Our View: Arts Council finds permanent home
The large, front-page headline on Oct. 28 told a major part of the story. “Finally, a home for the arts,” the headline screamed.
And the news story that followed surely brought smiles to the faces of people in the High Point area who have worked for decades to find a permanent home for a community arts center and the High Point Area Arts Council.
Arts Council officials, in that day’s package of news stories, announced that plans were under way to finalize the purchase of the former Centennial Station property at 121 S. Centennial St., which will house the long-dreamed-of community arts center and Arts Council facilities. The sale now has been completed, and members of the Arts Council staff are on the job in their new facility.
Leaders of the Arts Council and the High Point area have been searching for years for a location that would provide a permanent home for the Arts Council and its several affiliated community arts groups. Supporters of the long-standing goal have in the past considered possibly building a facility on Kivett Drive in the furniture showroom district, purchasing and renovating the old Young’s Furniture building on N. Main Street, purchasing the old High Point Enterprise building on N. Main Street and even purchasing Centennial Station three years ago when the asking price was more than $3.5 million.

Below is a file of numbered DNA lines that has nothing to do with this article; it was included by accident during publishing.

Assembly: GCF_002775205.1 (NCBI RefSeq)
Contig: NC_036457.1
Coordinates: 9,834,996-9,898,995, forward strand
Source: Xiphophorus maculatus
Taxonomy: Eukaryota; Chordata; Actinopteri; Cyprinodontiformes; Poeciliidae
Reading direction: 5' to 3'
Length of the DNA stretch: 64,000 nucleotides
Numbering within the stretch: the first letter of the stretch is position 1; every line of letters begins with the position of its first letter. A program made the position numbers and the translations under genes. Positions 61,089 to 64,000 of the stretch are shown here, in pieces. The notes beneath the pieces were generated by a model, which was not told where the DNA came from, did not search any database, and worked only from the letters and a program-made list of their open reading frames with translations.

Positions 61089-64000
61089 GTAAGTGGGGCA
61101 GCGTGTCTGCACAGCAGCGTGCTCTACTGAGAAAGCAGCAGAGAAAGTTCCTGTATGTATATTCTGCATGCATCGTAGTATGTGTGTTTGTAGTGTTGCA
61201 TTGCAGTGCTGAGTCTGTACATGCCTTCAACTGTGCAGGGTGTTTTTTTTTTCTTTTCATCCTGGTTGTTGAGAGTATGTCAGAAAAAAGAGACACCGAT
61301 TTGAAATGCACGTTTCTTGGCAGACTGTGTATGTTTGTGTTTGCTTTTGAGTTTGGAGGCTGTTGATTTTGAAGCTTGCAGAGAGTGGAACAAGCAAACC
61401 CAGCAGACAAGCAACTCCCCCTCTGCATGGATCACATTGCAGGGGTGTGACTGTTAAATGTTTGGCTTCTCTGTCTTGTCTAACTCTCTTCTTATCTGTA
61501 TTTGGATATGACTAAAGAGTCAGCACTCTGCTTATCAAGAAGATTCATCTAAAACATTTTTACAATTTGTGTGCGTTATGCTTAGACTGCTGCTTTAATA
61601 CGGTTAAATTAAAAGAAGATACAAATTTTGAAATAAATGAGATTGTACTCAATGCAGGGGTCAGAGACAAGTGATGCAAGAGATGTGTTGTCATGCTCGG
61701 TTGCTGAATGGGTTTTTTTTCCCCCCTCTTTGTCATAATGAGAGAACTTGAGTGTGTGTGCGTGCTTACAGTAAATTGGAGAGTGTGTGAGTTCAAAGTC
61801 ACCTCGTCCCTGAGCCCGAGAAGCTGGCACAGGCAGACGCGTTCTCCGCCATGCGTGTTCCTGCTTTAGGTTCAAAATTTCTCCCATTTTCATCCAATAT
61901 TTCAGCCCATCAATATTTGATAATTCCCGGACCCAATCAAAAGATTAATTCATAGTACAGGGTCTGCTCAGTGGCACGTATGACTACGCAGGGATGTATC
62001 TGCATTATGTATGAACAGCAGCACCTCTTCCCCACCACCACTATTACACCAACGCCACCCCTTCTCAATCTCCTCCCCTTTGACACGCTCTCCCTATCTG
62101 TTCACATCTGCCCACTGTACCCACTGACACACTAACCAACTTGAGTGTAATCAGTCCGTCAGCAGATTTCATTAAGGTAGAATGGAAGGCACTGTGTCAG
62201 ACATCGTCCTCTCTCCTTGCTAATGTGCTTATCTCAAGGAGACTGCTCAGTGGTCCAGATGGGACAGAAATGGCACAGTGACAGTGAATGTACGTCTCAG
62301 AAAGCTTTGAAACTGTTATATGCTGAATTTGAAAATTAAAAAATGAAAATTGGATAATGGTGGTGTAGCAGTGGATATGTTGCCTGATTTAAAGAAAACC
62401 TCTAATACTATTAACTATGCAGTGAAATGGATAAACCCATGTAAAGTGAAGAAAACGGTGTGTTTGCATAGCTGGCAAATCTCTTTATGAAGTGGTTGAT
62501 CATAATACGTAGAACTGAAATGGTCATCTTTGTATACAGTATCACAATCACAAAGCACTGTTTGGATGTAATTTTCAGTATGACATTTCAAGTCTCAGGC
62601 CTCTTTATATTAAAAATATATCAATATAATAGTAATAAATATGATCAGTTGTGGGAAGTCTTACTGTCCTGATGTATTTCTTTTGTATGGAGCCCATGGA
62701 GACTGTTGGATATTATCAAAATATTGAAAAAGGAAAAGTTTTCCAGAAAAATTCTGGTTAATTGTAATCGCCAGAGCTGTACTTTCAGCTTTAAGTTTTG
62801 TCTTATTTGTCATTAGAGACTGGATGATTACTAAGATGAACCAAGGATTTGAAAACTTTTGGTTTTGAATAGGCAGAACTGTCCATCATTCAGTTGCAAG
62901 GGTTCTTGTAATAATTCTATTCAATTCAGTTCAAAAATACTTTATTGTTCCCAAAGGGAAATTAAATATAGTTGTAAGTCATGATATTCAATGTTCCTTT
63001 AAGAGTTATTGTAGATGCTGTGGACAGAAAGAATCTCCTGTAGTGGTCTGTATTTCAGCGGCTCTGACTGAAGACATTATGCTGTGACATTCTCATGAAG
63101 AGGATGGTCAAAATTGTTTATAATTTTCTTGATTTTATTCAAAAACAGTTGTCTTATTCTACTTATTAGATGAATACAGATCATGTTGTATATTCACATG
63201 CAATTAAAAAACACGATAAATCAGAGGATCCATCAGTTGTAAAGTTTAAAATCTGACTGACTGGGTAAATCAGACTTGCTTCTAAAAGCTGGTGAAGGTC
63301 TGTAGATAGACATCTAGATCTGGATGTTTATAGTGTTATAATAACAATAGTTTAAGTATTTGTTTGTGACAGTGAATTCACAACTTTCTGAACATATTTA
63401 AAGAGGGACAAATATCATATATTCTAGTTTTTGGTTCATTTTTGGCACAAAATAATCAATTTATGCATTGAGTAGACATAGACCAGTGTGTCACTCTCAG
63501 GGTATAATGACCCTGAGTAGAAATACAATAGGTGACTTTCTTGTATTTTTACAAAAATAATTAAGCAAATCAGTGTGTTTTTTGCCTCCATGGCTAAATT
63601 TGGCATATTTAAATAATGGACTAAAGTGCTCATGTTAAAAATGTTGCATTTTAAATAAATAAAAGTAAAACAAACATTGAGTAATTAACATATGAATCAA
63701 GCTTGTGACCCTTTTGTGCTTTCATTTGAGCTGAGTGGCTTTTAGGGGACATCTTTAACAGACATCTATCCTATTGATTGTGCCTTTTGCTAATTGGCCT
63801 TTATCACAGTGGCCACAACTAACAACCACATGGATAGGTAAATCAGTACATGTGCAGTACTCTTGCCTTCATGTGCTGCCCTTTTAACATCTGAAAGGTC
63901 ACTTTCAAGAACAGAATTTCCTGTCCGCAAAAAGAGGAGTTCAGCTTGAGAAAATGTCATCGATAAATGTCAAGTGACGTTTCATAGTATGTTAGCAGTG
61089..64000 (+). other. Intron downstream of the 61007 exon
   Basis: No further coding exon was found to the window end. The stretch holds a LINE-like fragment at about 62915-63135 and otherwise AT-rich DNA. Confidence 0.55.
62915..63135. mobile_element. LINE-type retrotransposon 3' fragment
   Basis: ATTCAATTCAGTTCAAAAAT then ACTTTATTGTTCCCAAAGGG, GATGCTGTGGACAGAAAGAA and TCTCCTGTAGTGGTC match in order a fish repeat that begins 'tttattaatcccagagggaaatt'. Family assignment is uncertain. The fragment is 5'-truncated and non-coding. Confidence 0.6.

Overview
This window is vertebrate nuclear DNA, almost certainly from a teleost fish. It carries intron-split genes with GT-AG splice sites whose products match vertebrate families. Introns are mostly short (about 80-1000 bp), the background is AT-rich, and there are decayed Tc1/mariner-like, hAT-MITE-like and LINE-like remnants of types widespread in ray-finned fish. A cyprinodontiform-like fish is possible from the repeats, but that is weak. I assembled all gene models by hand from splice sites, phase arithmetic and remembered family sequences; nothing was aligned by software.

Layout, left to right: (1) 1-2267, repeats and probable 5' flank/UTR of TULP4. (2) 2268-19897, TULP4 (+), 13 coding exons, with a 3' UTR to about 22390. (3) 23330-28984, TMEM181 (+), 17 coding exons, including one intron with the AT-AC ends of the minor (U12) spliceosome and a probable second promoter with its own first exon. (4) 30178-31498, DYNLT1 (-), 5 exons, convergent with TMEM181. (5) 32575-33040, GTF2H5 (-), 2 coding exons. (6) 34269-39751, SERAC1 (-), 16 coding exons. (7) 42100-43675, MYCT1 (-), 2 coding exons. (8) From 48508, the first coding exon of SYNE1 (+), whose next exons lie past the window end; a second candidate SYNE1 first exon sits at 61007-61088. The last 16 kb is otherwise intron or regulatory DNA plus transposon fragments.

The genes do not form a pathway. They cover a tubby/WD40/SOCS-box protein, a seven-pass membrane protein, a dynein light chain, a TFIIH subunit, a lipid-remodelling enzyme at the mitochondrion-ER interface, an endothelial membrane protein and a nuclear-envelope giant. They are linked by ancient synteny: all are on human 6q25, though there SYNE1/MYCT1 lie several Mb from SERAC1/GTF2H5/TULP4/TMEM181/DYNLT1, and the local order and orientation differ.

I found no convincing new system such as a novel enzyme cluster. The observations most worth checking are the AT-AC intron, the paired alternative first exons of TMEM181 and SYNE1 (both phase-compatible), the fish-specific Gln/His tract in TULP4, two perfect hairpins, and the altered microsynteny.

But now, because of economic situations, the Arts Council has acquired the Centennial Station property for $860,000. Surely to come will be a fundraising drive to pay off the purchase price and to raise funding for renovations that will accommodate arts programs. Also, funding will be raised to upgrade the building’s banquet and entertainment facilities, which will provide the Arts Council with the opportunity to generate funds to help sustain the organization.
As the Centennial Station purchase represents a new beginning for the High Point Area Arts Council, people such as Jim Morgan – who spearheaded this most recent effort – Arts Council Director Debbie Lumpkins, longtime Arts Council leaders such as Sparky Stroud and Dave McCoy and many other supporters can take a bow for this work. The Arts Council’s purchase of the old Centennial Station property offers long-wanted stability and huge potential for the Arts Council and its affiliated organizations.